At around that time I spoke about Sudoku to a friend who owns his own business. His response was succinct: “I don’t have the time to waste on puzzles. I always thought puzzles were for losers.” It wounded me, but I couldn’t really argue with the sentiment. If I had been in my Zen stage as a Sudoku player, he might have gotten a counter. But that stage was gone, and I found myself picking up Sudoku not because it was fun but because I needed to confirm that I was indeed invincible, despite the blip or two in the previous few weeks.

So there I was, morning after morning, walking to the Metro so that I can go to work. I could have benefited from spending my 20 minute ride writing, reading a book, or for that matter meditating. But instead, I picked up the Express and did another puzzle. If it were marked “easy,” I could do it in just a few minutes, but if it were marked “medium” or “hard” it would take most or all of the subway ride, and I might even not be able to finish it until later. I thought that I was acting like an idiot but simply couldn’t stop. My ego wouldn’t let me. I was addicted.

When I reflect on this ridiculous pastime, a couple of statements from college spring to mind. The first was a statement made by my psychology professor: gambling halls never forget that the best way to hook in a player is with intermittent reinforcement. And indeed that was true in my case: my addiction was at its peak when I had no idea if I could solve the puzzle or not.

The second was a statement that my roommate made – a quotation he attributed to Oscar Wilde: “I don’t like a man without one good redeemable vice.” Being in college at the time, my reaction was “just one?” But seriously, I always saw a lot of wisdom in that quotation. People without any vices seem incapable of relating to the rest of us. They’re too perfect. They don’t know what it’s like to battle with demons. For example, my mother would bemoan the fact that her father gambled away much of her family’s money during the Depression, but the thought of the old man losing at the pinochle table always humanized him in my eyes. And what about the vice of drinking? Look what’s it done for Mel Gibson – it’s outed him as a schmuck, maybe even in his own eyes. Now, long after he made “The Passion of the Anti-Semite,” he might sincerely be seeking help.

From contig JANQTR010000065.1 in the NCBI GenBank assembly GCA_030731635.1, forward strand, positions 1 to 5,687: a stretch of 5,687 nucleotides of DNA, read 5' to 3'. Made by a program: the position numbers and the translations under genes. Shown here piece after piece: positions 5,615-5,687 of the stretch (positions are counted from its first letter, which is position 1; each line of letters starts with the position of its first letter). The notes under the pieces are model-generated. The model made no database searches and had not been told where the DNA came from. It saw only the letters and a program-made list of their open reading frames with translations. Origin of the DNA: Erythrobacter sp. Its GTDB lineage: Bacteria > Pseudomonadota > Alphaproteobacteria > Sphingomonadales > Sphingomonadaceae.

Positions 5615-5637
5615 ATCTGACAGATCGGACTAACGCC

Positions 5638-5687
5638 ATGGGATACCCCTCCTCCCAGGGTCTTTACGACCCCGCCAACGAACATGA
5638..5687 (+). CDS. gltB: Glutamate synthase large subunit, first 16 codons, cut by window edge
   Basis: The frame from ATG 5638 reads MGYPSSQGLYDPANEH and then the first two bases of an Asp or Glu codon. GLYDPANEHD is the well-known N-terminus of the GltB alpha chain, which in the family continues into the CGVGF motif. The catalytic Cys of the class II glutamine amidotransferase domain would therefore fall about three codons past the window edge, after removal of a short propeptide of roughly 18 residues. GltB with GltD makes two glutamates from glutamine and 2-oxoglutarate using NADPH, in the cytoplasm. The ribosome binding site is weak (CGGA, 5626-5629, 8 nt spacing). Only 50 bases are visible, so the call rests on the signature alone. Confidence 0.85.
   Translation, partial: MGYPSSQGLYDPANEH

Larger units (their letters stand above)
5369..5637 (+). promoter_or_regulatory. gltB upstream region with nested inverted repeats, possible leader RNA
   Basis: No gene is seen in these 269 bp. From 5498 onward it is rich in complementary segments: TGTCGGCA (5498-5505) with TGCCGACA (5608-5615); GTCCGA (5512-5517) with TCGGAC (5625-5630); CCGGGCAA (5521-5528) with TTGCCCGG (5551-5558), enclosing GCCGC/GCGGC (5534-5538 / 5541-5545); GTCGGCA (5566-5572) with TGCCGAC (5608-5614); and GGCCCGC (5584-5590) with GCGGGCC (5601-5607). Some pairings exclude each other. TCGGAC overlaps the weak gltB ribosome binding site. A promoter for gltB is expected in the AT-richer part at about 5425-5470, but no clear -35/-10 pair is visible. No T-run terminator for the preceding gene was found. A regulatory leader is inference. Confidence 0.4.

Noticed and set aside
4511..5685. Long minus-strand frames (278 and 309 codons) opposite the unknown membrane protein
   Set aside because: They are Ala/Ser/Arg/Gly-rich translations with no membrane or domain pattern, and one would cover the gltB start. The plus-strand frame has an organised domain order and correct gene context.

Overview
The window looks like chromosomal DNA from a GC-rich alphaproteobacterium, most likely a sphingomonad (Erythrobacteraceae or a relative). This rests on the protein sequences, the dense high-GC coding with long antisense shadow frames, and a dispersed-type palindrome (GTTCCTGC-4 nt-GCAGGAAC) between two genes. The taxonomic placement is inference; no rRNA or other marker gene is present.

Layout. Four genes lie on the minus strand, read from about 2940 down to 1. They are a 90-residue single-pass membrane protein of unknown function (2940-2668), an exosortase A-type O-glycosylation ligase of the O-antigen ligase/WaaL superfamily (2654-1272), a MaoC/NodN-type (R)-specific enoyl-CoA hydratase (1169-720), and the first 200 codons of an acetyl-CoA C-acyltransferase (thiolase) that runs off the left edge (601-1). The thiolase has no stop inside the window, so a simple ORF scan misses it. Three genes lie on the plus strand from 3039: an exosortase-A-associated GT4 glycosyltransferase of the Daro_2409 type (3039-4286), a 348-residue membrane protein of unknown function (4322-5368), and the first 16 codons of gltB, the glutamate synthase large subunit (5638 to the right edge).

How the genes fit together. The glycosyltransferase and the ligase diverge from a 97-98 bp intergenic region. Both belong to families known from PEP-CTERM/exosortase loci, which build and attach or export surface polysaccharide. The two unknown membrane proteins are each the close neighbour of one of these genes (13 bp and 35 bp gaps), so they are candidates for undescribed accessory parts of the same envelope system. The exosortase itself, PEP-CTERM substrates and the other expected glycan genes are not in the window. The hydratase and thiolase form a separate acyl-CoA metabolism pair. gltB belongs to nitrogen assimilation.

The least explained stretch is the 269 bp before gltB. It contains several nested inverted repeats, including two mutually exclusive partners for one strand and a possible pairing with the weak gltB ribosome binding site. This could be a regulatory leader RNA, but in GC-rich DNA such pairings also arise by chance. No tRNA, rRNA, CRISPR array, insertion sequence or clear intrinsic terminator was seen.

“In vino veritas,” they say. Sometimes, a little veritas is in order.

But what about Sudoku? Is there any redemptive value in it? Or is my friend right in suggesting that puzzles are for people who waste time that could be better spent getting something accomplished (or at least clearing the mind for more productive uses)?

I’ve heard all about the justification for Sudoku that it fights Alzheimer’s. But I figured I have a few decades before that becomes an issue, so I can’t use that excuse. What about the idea of being humanized – is there anything about sticking your head in a newspaper and placing little dots and numbers on a sheet of paper that humanizes us?

Perhaps the answer to that is yes. Consider it a protest against living life in a pressure cooker. Consider it a protest against the idea that there’s nothing more precious to a human life than time. Isn’t all this supposed to be a journey, not a destination? And if that old saw is true, why shouldn’t we make a little time for a wide variety of things – including silly things, like puzzles? If we’re so busy that we can’t spare a few minutes a day for a puzzle, perhaps there’s a problem with our lifestyle .. and it’s not the puzzle.

But all that said, I have had enough sense to stay away from the Sudoku Samurai games (the games with five Sudoku puzzles in one). I completed the first one that I saw and immediately realized that this was too crazy even for me. It’s kind of like realizing that you may be a coke addict, but at least you've had the marbles to stay off the heroin.